Here are five fascinating British traditions from casinoroo online casino.
1.) British Morris Dancing
The earliest records of Morris Dancing date back to the 15th Century where “peasants” would dance the evening away. With over 500 years of tradition, passed down through generations, Morris Dancers can usually be found at most Summer Fetes dressed and dancing to impress the crowds! If you ask nicely, they will even let you join in at certain points so you too can try the tradition.
2.) British Maypole Dancing
Predominant in Britain and other parts of Europe, the Maypole is a tall wooden pole that people traditionally dance around on May Day or Whitsun. The earliest records of Maypole dancing occurred in 14th Century Wales. Historians believe that people danced around the Maypole for a number of reasons. 1) To possibly promote fertility 2) To create a symbolic place where local villages (often feuding) could come together in peace, or, 3.) Due to the Pagan notion of the universe being related to a tree (which I had no idea). Whatever the reason, it’s great fun…
3.) English Cheese Rolling
Yup, as bizarre as it sounds! Cheese rolling is held every year at Coopers Hill in Gloucester, usually on the annual spring bank holiday – where thousands of people will literally roll and chase a 9lb barrel of Gloucestershire cheese down the hill. It is thought that this festival comes from the Pagan celebrations for the end of winter, whereby barrels and burning bush would be rolled down the hill. Anyone can choose to take part just like the games at jeux de casino en argent reel.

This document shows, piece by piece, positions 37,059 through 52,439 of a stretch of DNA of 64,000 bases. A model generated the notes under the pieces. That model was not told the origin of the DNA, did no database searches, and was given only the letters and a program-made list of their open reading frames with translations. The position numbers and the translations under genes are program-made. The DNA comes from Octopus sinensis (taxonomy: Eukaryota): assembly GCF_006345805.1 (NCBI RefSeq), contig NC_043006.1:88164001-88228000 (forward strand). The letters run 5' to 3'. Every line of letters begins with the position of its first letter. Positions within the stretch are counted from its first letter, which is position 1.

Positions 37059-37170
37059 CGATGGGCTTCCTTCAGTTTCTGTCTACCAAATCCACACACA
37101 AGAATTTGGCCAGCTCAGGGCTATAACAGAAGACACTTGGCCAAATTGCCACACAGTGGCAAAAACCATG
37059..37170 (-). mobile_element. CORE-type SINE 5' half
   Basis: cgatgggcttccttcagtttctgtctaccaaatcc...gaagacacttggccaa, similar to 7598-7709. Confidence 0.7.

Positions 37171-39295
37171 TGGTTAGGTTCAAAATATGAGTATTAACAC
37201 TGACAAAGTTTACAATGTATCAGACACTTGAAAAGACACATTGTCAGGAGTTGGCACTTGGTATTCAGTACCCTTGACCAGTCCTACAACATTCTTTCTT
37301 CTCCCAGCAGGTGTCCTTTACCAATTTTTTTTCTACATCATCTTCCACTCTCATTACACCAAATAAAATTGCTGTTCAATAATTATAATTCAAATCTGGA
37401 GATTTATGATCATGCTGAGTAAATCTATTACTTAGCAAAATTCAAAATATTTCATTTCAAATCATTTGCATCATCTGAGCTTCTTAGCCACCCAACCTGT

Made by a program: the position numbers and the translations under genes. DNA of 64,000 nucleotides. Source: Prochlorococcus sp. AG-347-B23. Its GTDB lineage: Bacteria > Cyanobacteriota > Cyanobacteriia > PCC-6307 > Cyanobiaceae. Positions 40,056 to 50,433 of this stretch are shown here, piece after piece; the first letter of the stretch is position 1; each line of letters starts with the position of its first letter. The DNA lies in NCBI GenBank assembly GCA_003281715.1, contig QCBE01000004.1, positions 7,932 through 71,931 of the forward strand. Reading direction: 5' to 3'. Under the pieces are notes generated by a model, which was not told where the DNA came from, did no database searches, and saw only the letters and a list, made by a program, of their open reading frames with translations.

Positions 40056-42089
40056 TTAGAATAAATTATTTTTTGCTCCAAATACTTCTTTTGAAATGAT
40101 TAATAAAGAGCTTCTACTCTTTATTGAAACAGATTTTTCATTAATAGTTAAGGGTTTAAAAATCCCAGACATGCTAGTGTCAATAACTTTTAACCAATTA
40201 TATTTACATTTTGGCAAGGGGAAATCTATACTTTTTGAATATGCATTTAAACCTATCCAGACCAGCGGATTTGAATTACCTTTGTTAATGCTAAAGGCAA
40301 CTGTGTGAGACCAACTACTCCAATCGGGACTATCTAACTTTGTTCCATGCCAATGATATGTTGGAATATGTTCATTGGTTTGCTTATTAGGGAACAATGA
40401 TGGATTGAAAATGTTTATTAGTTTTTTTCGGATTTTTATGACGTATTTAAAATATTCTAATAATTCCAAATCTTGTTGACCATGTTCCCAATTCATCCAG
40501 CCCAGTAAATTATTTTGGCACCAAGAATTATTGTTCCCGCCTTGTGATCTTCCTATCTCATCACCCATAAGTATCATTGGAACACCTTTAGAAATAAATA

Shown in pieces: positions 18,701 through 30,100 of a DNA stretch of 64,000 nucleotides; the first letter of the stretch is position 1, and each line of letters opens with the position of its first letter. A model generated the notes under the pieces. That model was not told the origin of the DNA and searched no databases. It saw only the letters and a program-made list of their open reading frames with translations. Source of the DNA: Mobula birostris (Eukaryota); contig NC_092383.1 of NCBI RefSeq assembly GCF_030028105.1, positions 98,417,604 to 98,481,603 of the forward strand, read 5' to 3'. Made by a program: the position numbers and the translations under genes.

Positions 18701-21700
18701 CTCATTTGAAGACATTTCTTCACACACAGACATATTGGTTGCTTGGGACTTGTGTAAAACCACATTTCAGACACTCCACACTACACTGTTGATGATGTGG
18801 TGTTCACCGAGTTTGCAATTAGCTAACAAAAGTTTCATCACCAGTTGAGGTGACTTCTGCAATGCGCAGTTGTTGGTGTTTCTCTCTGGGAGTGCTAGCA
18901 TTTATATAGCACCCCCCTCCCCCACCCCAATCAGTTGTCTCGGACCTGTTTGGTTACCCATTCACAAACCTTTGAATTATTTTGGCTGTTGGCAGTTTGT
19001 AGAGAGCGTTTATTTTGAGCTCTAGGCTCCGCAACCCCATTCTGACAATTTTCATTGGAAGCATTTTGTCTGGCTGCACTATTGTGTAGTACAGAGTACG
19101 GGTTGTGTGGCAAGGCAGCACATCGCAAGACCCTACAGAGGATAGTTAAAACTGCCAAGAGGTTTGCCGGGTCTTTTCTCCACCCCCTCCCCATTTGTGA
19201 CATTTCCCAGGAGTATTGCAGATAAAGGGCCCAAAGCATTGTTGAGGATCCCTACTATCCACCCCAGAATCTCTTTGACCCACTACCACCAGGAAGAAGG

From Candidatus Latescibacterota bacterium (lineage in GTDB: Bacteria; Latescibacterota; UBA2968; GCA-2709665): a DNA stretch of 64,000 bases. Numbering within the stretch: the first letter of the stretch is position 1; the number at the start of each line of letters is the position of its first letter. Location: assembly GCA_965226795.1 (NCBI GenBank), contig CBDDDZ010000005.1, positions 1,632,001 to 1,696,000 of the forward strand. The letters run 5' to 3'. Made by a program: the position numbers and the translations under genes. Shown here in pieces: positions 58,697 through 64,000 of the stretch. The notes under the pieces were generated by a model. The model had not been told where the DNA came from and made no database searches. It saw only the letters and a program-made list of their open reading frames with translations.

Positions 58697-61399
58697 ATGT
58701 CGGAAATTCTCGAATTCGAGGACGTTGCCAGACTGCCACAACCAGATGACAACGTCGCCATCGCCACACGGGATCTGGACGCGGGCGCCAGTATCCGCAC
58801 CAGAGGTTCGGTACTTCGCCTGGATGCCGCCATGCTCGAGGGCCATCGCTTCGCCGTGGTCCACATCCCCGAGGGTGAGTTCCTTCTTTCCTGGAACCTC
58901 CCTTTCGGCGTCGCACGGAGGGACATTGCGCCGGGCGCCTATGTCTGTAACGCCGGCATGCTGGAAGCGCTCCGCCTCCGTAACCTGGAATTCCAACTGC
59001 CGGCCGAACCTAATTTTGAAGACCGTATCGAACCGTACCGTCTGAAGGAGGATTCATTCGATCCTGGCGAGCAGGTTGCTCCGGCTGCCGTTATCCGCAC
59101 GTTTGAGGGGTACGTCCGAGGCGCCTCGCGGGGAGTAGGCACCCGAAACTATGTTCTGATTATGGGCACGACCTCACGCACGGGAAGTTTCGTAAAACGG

4.) A British Bonfire Night
Bonfire Night is an event that is filled with fireworks, bonfires, sparklers and lots of toffee apples! Yum! Each year we celebrate the failed plot of Guy Fawkes in trying to blow up the Houses of Parliament in 17th Century London. He had filled the whole cellar with hundreds of barrels of gunpowder and was ready to ignite – thankfully his plan was foiled and the Houses of Parliament were saved! Now we celebrate by lighting the “gunpowder” (eg fireworks) and creating a big fire. This is one of my favourite events in the UK. It’s held every year on November the 5th. Most villages, towns and cities will have a number of places to partake in Bonfire Night. You can even host your own too.
5.) Bog snorkelling
From my home country of Wales, Bog Snorkelling has to be one of the strangest of our traditions. Each year a competitive event, in Llanwrtyd Wells, is held where locals and visitors alike can be crowned a champion “bog snorkeller”. Usually, Bog Snorkelling happens in summer -just remember, if you want to take part make sure to pack a wet suit, the bogs are notoriously cold!